This week, Excalibur's Creative Lead writes about several elements of the game and how they will impact on the player.
Sometimes the smallest things can have the biggest impact. In this short post I will be summing up some of the simple features in Excalibur that I am most excited to be finally seeing in a Star Trek game.
A couple of weeks ago we released an updated "Ship Movement Demo" on YouTube which showed that ships of different classes behaving differently because of their size, mass and engine layout. Using designs from the Star Trek team we are able to unleash the detailed design that has been put into each one of them.
It also means that each ship class will have a unique set of characteristics and while they will all share a simple control mechanism they will each take time to understand and get the most out of.
Implementing a Newtonian physics system into Excalibur was always going to give an extra level of realism. It isn't until you begin to properly implement those laws into all aspects of gameplay that you realise just what a difference it makes.
Recently we have been working on adding weapons to our latest build of Excalibur; they may not be the most beautiful of effects just yet, but they are integrated into our physics system and as a result when they hit a ship they have a physical impact. If you are commanding a ship with less mass you will have an extra dimension to consider when piloting the ship as direct impacts from weapons fire will push your ship off-course and make your life more difficult. This also gives us a good balance since ships with a larger mass will generally be far less maneuverable.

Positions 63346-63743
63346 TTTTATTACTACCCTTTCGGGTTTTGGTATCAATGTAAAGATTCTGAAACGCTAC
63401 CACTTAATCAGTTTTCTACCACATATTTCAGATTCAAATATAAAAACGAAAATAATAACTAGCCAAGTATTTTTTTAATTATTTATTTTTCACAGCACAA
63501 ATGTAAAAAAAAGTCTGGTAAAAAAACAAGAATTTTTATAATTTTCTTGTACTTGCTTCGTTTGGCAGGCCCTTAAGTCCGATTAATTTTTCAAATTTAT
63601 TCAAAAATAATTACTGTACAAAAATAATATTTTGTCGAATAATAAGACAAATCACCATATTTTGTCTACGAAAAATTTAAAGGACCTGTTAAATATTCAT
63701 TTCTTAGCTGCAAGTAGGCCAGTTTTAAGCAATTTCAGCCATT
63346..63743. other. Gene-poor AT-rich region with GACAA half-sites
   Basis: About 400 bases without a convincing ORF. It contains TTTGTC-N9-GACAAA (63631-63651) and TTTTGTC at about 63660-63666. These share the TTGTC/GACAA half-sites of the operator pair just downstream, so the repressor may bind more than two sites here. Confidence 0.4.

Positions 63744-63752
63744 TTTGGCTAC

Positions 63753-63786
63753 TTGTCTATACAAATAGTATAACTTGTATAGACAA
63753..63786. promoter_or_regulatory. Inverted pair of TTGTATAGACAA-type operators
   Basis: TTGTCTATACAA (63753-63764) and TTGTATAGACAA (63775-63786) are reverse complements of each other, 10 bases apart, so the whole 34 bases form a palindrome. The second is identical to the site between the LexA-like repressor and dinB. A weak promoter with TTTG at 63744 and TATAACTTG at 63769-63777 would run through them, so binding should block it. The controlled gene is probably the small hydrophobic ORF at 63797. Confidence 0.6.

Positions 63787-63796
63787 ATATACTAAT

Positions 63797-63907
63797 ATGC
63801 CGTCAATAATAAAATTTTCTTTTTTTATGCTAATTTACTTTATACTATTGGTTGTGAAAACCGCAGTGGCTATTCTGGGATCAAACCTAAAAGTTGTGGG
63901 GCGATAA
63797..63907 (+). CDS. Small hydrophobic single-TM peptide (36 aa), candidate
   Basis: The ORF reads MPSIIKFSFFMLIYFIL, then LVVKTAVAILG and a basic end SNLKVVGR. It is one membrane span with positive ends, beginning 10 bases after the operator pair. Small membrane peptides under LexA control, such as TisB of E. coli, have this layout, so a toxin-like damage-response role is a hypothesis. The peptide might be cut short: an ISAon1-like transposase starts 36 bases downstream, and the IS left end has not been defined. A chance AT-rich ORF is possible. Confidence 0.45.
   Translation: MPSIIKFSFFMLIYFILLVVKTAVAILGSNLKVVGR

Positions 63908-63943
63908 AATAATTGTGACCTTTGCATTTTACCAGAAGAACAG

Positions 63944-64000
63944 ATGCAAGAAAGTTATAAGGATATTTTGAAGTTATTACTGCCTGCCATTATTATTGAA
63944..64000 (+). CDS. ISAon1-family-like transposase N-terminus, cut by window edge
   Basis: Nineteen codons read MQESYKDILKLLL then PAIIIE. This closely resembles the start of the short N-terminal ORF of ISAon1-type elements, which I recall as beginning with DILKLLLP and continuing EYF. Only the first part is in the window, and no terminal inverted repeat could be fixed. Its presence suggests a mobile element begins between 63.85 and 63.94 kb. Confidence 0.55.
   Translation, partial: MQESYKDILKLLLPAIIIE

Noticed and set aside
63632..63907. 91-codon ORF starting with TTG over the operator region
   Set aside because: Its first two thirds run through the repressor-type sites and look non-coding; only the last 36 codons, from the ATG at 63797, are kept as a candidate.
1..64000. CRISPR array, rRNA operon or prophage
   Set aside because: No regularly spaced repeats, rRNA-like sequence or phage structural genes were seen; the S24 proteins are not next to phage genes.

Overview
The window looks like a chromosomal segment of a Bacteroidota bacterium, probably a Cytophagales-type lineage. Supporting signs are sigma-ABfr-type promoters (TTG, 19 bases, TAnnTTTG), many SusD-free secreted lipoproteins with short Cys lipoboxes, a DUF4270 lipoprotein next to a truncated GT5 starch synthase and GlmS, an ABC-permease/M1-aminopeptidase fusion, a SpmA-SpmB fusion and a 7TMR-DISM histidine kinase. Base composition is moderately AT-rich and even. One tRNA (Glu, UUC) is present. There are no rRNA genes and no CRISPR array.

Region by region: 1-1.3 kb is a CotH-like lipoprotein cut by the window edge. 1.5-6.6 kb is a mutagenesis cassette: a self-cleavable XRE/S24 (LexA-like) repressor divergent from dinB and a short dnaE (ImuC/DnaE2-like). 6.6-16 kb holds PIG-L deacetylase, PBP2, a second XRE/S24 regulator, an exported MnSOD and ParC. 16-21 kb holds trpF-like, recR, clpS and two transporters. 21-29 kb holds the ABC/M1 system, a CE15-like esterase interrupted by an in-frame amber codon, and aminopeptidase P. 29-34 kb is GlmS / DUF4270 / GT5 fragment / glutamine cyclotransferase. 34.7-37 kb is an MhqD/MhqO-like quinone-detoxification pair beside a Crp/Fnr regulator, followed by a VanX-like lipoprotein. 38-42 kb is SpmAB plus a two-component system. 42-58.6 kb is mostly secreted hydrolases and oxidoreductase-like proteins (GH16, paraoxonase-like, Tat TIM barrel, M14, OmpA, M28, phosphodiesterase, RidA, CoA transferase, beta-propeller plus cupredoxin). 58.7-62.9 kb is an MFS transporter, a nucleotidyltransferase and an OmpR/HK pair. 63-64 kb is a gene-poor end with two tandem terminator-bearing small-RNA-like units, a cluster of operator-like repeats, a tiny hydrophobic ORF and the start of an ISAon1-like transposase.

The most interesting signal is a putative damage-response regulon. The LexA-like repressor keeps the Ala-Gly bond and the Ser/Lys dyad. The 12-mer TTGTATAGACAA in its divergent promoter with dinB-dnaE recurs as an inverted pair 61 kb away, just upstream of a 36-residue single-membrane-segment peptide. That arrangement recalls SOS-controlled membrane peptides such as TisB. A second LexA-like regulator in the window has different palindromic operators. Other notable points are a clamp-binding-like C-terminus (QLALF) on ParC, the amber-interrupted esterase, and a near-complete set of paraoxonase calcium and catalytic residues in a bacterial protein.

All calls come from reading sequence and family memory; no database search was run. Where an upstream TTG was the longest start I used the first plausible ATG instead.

The life of a games developer involves coming up with great looking functionality that pushes the envelope of gaming beyond anything that has been seen before. The problem with this is that when you have developed that new killer piece of functionality you often end up over-doing things to highlight the awesomeness you have created.
In the case of ship damage it is all too easy to fall into the trap of coming up with a great damage system and then pumping it up until you have giant holes taken out of your hull from a single torpedo. The thing is, though; something like damage has the most effect when it is done in a more subtle way. If you take Star Trek canon as a rough basis we know that the worst damage a photon torpedo should do is cut a neat hole through the saucer of a ship (STVI) or more often cause surface damage to the hull plating of a ship (STX).
Excalibur's damage system is all about this "subtle destruction," doing the right amount of damage at the right time in a way that makes sense to the working condition of the ship and trusting your subconscious mind to pick up those little details.